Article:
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From the archives: Florence, celebrated as the cradle of the Renaissance in a show at the Palazzo Strozzi, has been lauded over the centuries by historians from Vasari to Berenson. The latter's partisan influence was noted by Alexander Watt in January 1950.

Earlier this year, Alasdair Palmer wrote enthusiastically in the Spectator about the recently restored 15th-century frescoes in the Rocca di Vignola, a castle equidistant between Modena and Bologna. According to the author, the frescoes provide evidence that at the time of their creation there were artists working elsewhere in Italy as good as those in Tuscany. To art historians such a pronouncement will hardly come as a revelation, although they might balk at Palmer's proposal that Cosme Tura and Ercole de' Roberti were 'the equals of Tuscan contemporaries such as Paolo Uccello, Filippo Lippi and Sandro Botticelli.' Palmer, both in February's Spectator and in other publications, has proposed that the person responsible for our failure to appreciate the merit of non-Florentine Renaissance art is Giorgio Vasari. His 1550 publication Lives of the Most Excellent Painters, Sculptors, and Architects unquestionably displays a bias in favour of Florence, but one ought not to credit him with too much authority. Consulting Vasari on art history would be like turning to Baldassare Castiglione for advice on good manners or to Niccolo Machiavelli for tips on statesmanship. Nevertheless, I assume Palmer will not be rushing to see an exhibition which opened last month at the Palazzo Strozzi ('The Springtime of the Renaissance: Sculpture and the Arts in Florence 1400-1460'; until 18 August). The show features material not dissimilar to that found in an exhibition held in 1949 at the same museum to mark the quincentenary of the birth of Lorenzo de' Medici. This was the subject of a review by Alexander Watt in the January 1950 issue of Apollo. Curiously, in the course of his piece Watt does not mention Vasari but on a number of occasions he references someone who, pace Alasdair Palmer, could be said more than anybody else to have influenced our present idolisation of Tuscan Renaissance art: Bernard Berenson.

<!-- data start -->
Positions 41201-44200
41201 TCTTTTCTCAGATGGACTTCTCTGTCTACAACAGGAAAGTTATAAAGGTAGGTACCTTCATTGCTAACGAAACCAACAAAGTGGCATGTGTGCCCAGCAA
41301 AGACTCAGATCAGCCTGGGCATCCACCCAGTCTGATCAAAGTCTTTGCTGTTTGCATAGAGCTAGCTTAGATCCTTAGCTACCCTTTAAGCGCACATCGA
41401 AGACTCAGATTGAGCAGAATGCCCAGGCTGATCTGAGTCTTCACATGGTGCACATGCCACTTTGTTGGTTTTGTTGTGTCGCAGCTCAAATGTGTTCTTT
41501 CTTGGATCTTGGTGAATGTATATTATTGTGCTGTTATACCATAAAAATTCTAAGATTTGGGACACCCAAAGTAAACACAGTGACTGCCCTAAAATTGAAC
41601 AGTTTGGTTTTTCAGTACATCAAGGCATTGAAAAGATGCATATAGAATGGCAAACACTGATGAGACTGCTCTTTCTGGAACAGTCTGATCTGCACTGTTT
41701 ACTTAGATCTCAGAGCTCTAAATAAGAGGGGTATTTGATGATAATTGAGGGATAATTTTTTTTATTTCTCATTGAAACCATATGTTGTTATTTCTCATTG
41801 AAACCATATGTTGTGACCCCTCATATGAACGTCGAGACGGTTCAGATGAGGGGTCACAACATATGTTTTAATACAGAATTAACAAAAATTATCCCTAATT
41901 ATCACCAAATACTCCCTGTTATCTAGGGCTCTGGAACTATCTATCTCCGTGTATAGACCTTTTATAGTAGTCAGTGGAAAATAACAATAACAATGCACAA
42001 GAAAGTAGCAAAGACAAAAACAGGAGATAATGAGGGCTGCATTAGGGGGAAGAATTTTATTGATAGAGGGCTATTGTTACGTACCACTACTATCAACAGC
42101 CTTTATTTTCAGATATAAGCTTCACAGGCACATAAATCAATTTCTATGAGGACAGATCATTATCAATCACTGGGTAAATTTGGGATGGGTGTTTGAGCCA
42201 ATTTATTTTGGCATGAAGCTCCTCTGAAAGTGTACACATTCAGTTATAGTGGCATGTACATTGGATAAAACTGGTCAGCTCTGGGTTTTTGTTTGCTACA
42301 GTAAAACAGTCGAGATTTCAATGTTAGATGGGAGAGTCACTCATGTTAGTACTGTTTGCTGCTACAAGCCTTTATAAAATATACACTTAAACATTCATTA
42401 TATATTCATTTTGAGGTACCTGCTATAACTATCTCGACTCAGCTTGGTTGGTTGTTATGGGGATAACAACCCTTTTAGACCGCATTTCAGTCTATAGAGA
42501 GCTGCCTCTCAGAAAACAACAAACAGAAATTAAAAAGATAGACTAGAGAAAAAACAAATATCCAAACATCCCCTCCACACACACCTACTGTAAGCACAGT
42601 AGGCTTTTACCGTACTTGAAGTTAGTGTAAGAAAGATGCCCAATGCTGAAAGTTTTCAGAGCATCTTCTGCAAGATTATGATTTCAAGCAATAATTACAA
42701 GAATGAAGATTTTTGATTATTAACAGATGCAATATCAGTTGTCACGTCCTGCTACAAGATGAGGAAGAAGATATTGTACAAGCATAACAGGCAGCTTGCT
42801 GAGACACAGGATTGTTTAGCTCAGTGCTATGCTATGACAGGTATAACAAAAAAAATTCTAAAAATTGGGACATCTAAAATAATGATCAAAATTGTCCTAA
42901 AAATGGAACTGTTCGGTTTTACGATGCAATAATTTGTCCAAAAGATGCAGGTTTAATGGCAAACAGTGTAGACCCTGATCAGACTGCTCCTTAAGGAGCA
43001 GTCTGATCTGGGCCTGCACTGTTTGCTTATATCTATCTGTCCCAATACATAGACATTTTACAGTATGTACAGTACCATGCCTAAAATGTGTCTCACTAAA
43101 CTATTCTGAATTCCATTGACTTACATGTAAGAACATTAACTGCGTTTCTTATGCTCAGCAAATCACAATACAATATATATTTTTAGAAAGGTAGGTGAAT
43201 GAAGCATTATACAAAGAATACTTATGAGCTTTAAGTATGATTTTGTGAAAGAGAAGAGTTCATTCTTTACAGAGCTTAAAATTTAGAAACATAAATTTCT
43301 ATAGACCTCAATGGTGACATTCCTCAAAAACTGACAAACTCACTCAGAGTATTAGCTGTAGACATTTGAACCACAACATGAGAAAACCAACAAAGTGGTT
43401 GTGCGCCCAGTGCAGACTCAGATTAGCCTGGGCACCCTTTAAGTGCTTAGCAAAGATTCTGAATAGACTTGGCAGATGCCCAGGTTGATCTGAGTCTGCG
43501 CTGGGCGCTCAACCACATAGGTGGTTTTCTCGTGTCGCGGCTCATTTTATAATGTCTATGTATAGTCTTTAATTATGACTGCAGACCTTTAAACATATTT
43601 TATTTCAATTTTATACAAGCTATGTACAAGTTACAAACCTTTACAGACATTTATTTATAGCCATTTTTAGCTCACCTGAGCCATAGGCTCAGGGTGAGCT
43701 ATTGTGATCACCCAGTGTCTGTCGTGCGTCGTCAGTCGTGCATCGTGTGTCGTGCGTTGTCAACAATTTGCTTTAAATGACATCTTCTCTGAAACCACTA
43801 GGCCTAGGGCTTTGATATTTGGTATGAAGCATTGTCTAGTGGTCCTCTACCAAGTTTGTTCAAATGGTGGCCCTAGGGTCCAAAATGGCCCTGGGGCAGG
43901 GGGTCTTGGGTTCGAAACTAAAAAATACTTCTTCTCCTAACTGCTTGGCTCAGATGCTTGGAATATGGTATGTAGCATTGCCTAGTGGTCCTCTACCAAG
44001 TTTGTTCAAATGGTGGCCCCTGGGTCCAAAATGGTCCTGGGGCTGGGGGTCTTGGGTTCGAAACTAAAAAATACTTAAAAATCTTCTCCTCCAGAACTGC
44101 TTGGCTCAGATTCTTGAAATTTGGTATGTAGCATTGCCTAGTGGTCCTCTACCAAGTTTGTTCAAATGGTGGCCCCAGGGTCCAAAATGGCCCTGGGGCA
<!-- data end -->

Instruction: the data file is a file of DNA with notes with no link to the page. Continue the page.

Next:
Today Berenson, the once celebrated 'sage of I Tatti', is not held in the same esteem he enjoyed during his long lifetime. Nor is he much read: writing in the New Criterion in March 1987, Michael M. Thomas wittily described Berenson's prose as being 'a combination of Pater and Patience'. Since his death in 1959 there have been successive revelations concerning Berenson's social climbing, his determination to conceal his Jewish origins and, above all, his mercantile association with that grubbiest but most successful of art dealers, Joseph Duveen. Yet these frailties should not blind us to Berenson's substantial and enduring achievements, not least of which was the lauding of Florentine painters above all others. Just as Ruskin inspired generations to revere the stones of Venice, so Berenson helped to spur a cult of painting in Florence, especially that of the 15th century.

In the eyes of his detractors, Berenson's greatest fault was misattribution which, it is assumed, invariably arose from a need to satisfy the demands of his financial backer Duveen. Unquestionably there were instances where this occurred, but fewer than is often claimed. And even while he was still alive and venerated, some of his attributions had been overturned without the art world shuddering to a halt. In his 1950 review, Watt notes that Antonio del Pollaiuolo's Portrait of a Young Man in the collection of Amsterdam's Rijksmuseum had been catalogued by Berenson just 14 years earlier as a work of Francesco Botticini, while previously Wilhelm yon Bode had attributed the same picture to Filippino Lippi. Both judgements were overturned and today it is listed as a Pollaiuolo self-portrait. Similarly Watt observes that another picture in the same show, Piero di Cosimo's portrait of Giuliano da Sangallo from the Mauritshuis (on loan to the Riksmuseum since 1948), had in the past been assigned to Van Leyden, Holbein and Durer.

As recently as January 2012, Sotheby's New York sold a drawing of a young man previously attributed to Marco Zoppo, one of the Ferrarese artists Alasdair Palmer so admires. Before the auction, however, the work was reattributed to Antonio del Pollaiuolo's brother Piero--a Florentine --with the result that the Getty Museum paid $1.4m for it, considerably more than the estimate of $300,000-$400,000. It is perfectly possible the drawing may yet be attributed to someone else.

In the absence of sufficient documentation, attribution will always rely on experience and instinct, both of which Berenson possessed in abundance. If by no means infallible in his judgements, he was tireless in his advocacy of 15th-century Florentine art's pre-eminence. To his enduring influence, more than to that of Vasari, can be ascribed both today's Palazzo Strozzi exhibition and the one seen by Alexander Watt more than 60 years ago.
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Author:O'Byrne, Robert
Article Type:Essay
Geographic Code:4EUUK
Date:Apr 1, 2013
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